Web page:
The Office for National Statistics produces a monthly report on the UK labour market. Each time I see it I wonder why it records and reports on the work-related activities and status of people ‘aged from 16 to 64’ when we live in a country which has abolished mandatory retirement and state pension ages are steadily rising. Time for a re-think at the ONS?

The headlines for the June bulletin are that:

  • the number of people in work increased;
  • the number of unemployed people fell; and
  • the number of people aged from 16 to 64 not working and not seeking or available to work (economically inactive) also fell.

In terms of trends regarding longer working lives, there was an increase of 60,000 people from last year (up to 1.20 million) who were not looking for work because they had retired. I guess one explanation is that people out of work might choose to self-classify as ‘retired’ rather than as ‘jobseeker’. But the longer term trend is still towards working longer into later life. The figure of 1.20 million is 358,000 fewer compared with the same period in 2011.  The ONS attribute this to the ongoing changes to state pension age for women which has resulted in fewer women now retiring between the ages of 60 and 65.

The tech start up where all employees are over 55

Last week the Telegraph reported on a South Korean Tech Start up called ‘EverYoung’ where all the employees are over 55, with the oldest employee reported as 83.  It reports that “The company, founded by 56-year-old executive Chung Eunsung, aims to address South Korea’s demographic timebomb and challenge a corporate culture steeped in age discrimination in favour of the young”.   This is no small operation either with a total of 450 employees.  While some of the policies here sit uneasy in a UK employment context – the company operates “a strictly ageist policy of only employing staff over the age of 55” according to the Telegraph article – the challenge to the common stereotype that tech start ups are only for the young is a refreshing change.  Nevertheless some aspects of stereotypes remain here as the article emphasises the presence of blood pressure monitors and benefits include cash bonuses for grandchildren.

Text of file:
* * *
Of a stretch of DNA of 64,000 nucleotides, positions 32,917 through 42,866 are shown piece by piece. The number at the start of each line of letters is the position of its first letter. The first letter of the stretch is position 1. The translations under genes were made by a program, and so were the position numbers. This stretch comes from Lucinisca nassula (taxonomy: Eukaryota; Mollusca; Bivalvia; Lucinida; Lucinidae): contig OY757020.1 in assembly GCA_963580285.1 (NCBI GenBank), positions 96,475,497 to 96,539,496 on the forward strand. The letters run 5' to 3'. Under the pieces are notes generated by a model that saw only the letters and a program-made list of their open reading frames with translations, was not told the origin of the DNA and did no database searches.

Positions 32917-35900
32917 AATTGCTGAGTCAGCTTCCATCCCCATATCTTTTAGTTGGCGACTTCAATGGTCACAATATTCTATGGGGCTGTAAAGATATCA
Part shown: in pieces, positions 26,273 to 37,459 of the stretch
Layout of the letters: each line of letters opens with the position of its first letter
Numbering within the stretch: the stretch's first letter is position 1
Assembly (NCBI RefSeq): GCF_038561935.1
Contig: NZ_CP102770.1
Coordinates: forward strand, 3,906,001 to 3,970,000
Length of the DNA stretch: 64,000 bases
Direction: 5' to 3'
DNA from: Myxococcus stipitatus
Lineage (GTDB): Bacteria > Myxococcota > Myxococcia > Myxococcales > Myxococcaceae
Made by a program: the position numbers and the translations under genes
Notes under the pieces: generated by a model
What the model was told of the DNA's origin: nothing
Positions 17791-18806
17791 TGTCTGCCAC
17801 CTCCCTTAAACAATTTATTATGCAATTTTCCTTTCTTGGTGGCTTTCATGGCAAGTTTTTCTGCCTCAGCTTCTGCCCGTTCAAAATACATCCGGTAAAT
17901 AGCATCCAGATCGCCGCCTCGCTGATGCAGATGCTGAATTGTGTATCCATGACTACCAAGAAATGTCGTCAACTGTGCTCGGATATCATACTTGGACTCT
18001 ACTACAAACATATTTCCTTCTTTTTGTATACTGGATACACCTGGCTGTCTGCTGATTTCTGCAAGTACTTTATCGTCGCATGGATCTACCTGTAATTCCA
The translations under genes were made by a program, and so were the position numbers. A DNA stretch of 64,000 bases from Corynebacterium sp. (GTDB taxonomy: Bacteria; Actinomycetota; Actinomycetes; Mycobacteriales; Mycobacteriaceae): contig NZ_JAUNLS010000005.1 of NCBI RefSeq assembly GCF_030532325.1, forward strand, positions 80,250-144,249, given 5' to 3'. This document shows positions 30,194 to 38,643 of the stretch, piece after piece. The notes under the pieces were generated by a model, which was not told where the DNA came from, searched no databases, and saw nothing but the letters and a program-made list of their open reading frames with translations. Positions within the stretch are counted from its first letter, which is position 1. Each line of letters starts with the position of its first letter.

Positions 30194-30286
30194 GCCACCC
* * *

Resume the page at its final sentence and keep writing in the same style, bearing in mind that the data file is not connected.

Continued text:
Constrained Agency in Later Working Lives #retirement #laterlife @hydeM1976 @OUPAcademic

Many thanks to Martin Hyde, Associate Professor in Gerontology at the Centre for Innovative Ageing, Swansea University for drawing our attention to a Special Issue on Constrained Agency in Later Working Lives in the journal Work, Aging & Retirement.

Work and working in later life and how this impacts on the notion of retirement is very much up for debate at the moment. We have reported a number of illustrative stories over the years on this blog, for example, individuals seeking to be allowed to work for longer but also occupational groups seeking to protect their retirement entitlement at ages below the current state pension age.

The Special Issue looks the role of structure and agency which are seen to play an important (but often unexplored) role in research on late careers and retirement. In this context, structure means social structures that constrain or enable the choices that individuals make around retirement. These could be social policies, social norms as well as an individual’s social background. Agency refers to the notion that individuals make their own plans and choices.

The dual focus of the articles is:

  • exploring the labour market situations in which individual agency is constrained against a background of population ageing, longer working lives, and the growth in ‘flexible’ forms of work;
  • exploring which individuals are being constrained in their agency during later working lives and in retirement processes.